Video & Audio peripherals – (small conference room) total cost = $1,003
    ———————————————————
    monitors: Hanns-G HZ281HPB = $270 x 3 = $810
    cam: Logitech, HD Pro Webcam C910 = $69
    speakerphone: Chat 50 USB Plus = $124

    custom VC CODEC/Presentation PC (total cost) = $1,996
    —————————————-
    motherboard: ASRock Z68 Extreme4 = $190
    cpu: i7-2600K = $295
    cpu heat sink: Xigmatek Gaia SD1283 = $30
    gpu: (2) MSI R6970-2PM2d2GD5 (AMD, Radeon HD 6970 2GB in CrossFire) = $680
    16GB RAM: (2) G.Skill F3-12800CL8D-8GBXM = $150
    sys drive: ADATA Sandforce 128GB 2.5-Inch SATA II 3.0Gb/s Internal Solid State Drive = $205
    stor drive: Samsung, F4 HD204UI (2TB) HD = $80
    optical: LG, WH12LS30 = $74
    power: Seasonic SS-850HT = $122
    case: Cooler Master HAF X RC-942-KKN1 = $170
    keyboard & mouse (spare)

    total hardware cost for small conference room = $2,999 (prices from between July 28 – Aug 3)

    The sales folk (who travel quite a lot) all have laptops already. For these folk I felt the Logitech, C910 webcamera = $69 and the Chat 50 speaker phone = $124 would suffice.

    total hardware cost for sales folk = $193/each (prices from between July 28 – Aug 3)

    Besides just saving money on equipment the company would have saved a ton of additional cost as they didn’t have to consider buying or leasing a stack of codecs, gatekeepers, gateways, MCU and border controllers; paying the licensing and maintenance contracts along with hiring another employee specifically versed in H.323 infrastructure and networking.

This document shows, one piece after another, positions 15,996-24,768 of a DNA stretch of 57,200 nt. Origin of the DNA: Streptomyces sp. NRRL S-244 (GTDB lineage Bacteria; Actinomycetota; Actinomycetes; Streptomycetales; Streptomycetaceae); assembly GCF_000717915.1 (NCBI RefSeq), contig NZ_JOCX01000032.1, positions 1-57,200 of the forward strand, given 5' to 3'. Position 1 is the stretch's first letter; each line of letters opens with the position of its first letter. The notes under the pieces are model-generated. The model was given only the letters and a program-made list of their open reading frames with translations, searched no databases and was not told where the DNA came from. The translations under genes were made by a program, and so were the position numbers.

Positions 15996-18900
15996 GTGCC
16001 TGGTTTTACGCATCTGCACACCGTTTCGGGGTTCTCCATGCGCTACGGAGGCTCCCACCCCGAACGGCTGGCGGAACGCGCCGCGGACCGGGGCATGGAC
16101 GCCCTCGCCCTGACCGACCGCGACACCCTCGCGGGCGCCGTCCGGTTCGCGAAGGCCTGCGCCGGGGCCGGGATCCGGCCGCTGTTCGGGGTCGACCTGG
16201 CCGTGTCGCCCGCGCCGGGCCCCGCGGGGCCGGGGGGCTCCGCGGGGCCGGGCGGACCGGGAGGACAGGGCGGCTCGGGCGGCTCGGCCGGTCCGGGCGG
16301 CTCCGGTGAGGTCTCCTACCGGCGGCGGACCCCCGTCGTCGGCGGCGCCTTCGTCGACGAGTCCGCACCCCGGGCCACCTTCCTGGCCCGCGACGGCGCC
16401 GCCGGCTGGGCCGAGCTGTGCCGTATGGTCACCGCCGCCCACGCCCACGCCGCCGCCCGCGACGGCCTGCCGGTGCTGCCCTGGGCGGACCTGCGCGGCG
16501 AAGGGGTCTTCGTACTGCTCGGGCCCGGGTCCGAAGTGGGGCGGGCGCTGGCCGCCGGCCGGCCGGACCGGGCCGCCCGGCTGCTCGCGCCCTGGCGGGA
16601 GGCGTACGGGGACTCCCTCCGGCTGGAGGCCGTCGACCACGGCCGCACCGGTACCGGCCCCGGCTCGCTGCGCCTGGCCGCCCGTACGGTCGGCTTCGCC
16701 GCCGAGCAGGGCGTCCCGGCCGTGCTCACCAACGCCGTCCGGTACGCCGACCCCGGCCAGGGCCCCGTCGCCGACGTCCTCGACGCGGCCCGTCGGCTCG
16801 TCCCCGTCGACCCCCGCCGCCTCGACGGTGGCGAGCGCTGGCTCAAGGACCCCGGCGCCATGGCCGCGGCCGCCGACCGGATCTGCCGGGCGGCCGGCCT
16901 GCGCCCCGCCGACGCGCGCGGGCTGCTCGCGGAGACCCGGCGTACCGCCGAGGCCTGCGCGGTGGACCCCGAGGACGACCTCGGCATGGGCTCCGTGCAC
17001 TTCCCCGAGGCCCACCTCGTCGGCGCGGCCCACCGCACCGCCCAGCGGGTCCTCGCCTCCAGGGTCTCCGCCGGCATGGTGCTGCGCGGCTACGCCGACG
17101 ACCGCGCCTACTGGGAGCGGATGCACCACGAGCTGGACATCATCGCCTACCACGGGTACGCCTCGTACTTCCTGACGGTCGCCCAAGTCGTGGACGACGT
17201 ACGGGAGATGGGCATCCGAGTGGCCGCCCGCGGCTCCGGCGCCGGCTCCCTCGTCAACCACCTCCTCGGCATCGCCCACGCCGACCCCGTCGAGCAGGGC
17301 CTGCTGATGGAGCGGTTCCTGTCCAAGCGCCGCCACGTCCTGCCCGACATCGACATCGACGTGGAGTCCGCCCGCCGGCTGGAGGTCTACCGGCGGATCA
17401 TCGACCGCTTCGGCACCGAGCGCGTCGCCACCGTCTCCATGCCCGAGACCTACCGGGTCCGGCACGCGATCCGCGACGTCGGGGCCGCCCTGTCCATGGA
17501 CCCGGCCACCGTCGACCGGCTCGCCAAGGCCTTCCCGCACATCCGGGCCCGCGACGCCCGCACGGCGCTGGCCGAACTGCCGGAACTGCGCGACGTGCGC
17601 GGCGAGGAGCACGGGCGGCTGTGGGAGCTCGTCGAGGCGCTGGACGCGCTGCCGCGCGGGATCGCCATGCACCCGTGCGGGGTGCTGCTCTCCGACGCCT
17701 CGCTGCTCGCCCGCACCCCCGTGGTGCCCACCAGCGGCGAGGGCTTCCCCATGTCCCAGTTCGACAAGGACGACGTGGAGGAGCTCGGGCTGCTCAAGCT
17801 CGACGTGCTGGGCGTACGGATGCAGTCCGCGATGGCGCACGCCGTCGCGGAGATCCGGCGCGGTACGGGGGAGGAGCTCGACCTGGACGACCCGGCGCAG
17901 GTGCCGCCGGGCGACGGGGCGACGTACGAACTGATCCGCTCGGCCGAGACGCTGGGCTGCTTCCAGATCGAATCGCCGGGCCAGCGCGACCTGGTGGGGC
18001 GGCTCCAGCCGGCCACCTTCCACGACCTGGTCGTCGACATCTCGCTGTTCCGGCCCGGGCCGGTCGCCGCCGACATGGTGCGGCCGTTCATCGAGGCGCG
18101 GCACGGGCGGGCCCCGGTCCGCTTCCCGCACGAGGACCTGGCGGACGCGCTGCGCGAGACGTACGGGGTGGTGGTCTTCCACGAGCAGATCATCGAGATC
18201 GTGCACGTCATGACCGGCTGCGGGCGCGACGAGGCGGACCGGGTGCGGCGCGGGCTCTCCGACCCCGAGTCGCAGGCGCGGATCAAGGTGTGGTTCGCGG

Really, the only thing one needs to maintain is the internal network. However, as you point out in the post and in the press release, one can easily run this entire system without any premise networking infrastructre at all by using Verizon’s LTE WiFi tethering. Here’s the connectivity I recently recorded http://www.speedtest.net/android/71198128.png – almost 9.5Mbs inbound and 9.2Mbs outbound bit rate at a respectable 123ms latency all for $30/month unlimited (I signed up before they went to tiered pricing) However, the currently pricing of $80/month for 10Gbs/month would easily allow for the number of video conferences most businesses hold each month.

    Although I wouldn’t want to hold H.323 conferences over 4G. For one reason it would exceed the monthly allotment as H.323 consumes way more bandwidth than does VSee. Secondly, the jitter experienced over LTE would be murder on H.323. VSee’s ability to adapt to network conditions make 4G usage a flawless experience.

    So with the freedom of not being burdened with legacy H.323 equipment and maintenance contracts, one can very affordably buy off-the-shelf equipment of comparable quality at a fraction of the cost. Add to that the cost of using VSee (https://vsee.com/pricing/) and you have the highest ROI as measured in telepresence quality for the dollar.

  • anne
    anne says:

    Thanks for the detailed breakdowns, Rich!